Anna Karenina

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Anna Karenina by Mind Map: Anna Karenina

1. Symbols

1.1. Trains

1.2. Vronsky’s racehorse

1.3. Levin and Kitty’s marriage

2. Action Points

2.1. Rising action · Anna meets Vronsky in the train station, initiating an acquaintance that grows into adulterous passion and family upheaval; their consummation of the affair leads to Anna’s abandonment of her husband and son. Meanwhile, Kitty rebuffs Levin’s marriage proposal, prompting him to withdraw to his estate in the country and reflect on the meaning of life.

2.2. Climax · Anna makes a public appearance at the opera, forcing a confrontation between her desire to live life on her own terms and the hostile opinions of St. Petersburg society, which scorns and rejects her; this episode seals her fate as a social outcast and fallen woman. Meanwhile, Levin’s search for meaning is rewarded by marriage to Kitty, stable family life, and an understanding of faith.

2.3. Falling action · Anna commits suicide, unable to bear her lack of social freedom and the jealousy and suspicion arising from her unstable relationship with Vronsky. Meanwhile, Levin continues his new life as enlightened husband, father, and landowner

3. Characters

3.1. Anna Arkadyevna Karenina - A beautiful, aristocratic married woman from St. Petersburg whose pursuit of love and emotional honesty makes her an outcast from society. Anna’s adulterous affair catapults her into social exile, misery, and finally suicide. Anna is a beautiful person in every sense: intelligent and literate, she reads voraciously, writes children’s books, and shows an innate ability to appreciate art. Physically ravishing yet tastefully reserved, she captures the attentions of virtually everyone in high society. Anna believes in love—not only romantic love but family love and friendship as well, as we see from her devotion to her son, her fervent efforts to reconcile Stiva and Dolly Oblonsky in their marital troubles, and her warm reception of Dolly at her country home.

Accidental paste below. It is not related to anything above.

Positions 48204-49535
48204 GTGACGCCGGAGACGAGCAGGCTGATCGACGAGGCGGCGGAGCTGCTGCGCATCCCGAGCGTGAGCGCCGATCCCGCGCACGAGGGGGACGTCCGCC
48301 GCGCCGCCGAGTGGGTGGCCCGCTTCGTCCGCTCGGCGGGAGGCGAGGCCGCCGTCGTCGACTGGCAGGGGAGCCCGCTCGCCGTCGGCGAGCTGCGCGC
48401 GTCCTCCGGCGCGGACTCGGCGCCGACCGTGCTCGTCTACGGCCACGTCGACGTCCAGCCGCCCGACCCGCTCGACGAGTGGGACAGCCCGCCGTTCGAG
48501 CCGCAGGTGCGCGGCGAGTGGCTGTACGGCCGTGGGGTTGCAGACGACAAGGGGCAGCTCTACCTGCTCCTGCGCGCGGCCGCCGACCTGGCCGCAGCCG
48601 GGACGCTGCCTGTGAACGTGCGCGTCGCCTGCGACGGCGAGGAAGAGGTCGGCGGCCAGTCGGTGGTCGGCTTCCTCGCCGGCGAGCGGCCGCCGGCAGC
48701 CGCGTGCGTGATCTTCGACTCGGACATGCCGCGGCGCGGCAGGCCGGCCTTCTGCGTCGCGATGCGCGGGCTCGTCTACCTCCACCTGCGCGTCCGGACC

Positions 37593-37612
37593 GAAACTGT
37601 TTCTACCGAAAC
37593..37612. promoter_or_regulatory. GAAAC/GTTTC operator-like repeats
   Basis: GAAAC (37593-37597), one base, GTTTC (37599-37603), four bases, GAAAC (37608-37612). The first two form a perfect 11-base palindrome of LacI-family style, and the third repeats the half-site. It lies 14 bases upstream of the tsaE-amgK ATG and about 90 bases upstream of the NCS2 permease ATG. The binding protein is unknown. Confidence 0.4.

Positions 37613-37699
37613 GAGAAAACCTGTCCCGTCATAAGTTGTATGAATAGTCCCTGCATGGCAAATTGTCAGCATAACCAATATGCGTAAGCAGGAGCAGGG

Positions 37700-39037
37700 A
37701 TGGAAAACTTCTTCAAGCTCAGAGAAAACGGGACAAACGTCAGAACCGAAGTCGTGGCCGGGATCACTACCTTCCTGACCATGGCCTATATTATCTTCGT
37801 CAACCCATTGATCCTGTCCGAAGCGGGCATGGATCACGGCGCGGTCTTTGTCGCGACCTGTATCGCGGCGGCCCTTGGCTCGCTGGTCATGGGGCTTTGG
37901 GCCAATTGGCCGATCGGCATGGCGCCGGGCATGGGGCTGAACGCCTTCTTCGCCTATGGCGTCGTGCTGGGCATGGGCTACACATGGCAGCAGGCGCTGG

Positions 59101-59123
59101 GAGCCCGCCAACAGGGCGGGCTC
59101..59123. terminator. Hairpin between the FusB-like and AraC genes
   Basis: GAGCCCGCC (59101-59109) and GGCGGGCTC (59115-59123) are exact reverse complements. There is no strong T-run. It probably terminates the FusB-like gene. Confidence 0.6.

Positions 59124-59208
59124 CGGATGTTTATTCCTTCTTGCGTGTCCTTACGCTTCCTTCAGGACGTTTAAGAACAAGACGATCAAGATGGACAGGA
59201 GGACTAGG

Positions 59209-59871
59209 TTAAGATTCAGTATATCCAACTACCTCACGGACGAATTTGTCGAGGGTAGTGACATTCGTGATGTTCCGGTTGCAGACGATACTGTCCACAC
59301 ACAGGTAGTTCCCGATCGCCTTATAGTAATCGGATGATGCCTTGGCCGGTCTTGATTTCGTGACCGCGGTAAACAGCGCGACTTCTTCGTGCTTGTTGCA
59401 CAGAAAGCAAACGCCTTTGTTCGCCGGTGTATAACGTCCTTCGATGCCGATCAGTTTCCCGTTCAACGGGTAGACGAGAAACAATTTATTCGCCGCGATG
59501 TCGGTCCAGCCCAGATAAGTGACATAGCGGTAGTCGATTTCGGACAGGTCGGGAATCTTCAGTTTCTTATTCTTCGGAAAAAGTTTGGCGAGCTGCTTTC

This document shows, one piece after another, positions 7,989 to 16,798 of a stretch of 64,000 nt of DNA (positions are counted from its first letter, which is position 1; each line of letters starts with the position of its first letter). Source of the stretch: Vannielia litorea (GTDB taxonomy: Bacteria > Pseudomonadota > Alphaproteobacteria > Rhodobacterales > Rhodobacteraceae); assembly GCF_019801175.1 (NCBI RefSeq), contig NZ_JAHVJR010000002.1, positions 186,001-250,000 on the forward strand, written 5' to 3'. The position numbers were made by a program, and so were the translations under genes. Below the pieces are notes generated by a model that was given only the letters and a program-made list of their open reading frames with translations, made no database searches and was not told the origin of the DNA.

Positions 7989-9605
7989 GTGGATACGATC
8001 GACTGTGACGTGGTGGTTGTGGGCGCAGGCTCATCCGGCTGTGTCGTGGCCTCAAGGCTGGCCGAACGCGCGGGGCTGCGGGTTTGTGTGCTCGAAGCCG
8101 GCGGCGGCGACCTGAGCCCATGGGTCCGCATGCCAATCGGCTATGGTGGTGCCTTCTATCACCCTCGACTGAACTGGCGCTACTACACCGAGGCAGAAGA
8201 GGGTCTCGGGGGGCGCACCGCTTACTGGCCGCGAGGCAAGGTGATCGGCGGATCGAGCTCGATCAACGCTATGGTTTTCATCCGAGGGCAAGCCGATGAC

3.2. Alexei Alexandrovich Karenin - Anna’s husband, a high-ranking government minister and one of the most important men in St. Petersburg. Karenin is formal and duty-bound. He is cowed by social convention and constantly presents a flawless façade of a cultivated and capable man. There is something empty about almost everything Karenin does in the novel, however: he reads poetry but has no poetic sentiments, he reads world history but seems remarkably narrow-minded. He cannot be accused of being a poor husband or father, but he shows little tenderness toward his wife, Anna, or his son, Seryozha.

3.3. Alexei Kirillovich Vronsky - A wealthy and dashing military officer whose love for Anna prompts her to desert her husband and son. Vronsky is passionate and caring toward Anna but clearly disappointed when their affair forces him to give up his dreams of career advancement. Vronsky, whom Tolstoy originally modeled on the Romantic heroes of an earlier age of literature, has something of the idealistic loner in him. Yet there is a dark spot at the core of his personality, as if Tolstoy refuses to let us get too close to Vronsky’s true nature. Indeed, Tolstoy gives us far less access to Vronsky’s thoughts than to other major characters in the novel.

4. Themes

4.1. Social change in nineteenth-century Russia

4.2. The blessings of family life

4.3. The philosophical value of farming

5. Problem

5.1. Anna struggles between her passion for Vronsky and her desire for independence on the one hand, and her marital duty, social convention, and maternal love on the other.

5.2. Levin struggles to define his own identity and reach an understanding of faith in an alienating and confusing world.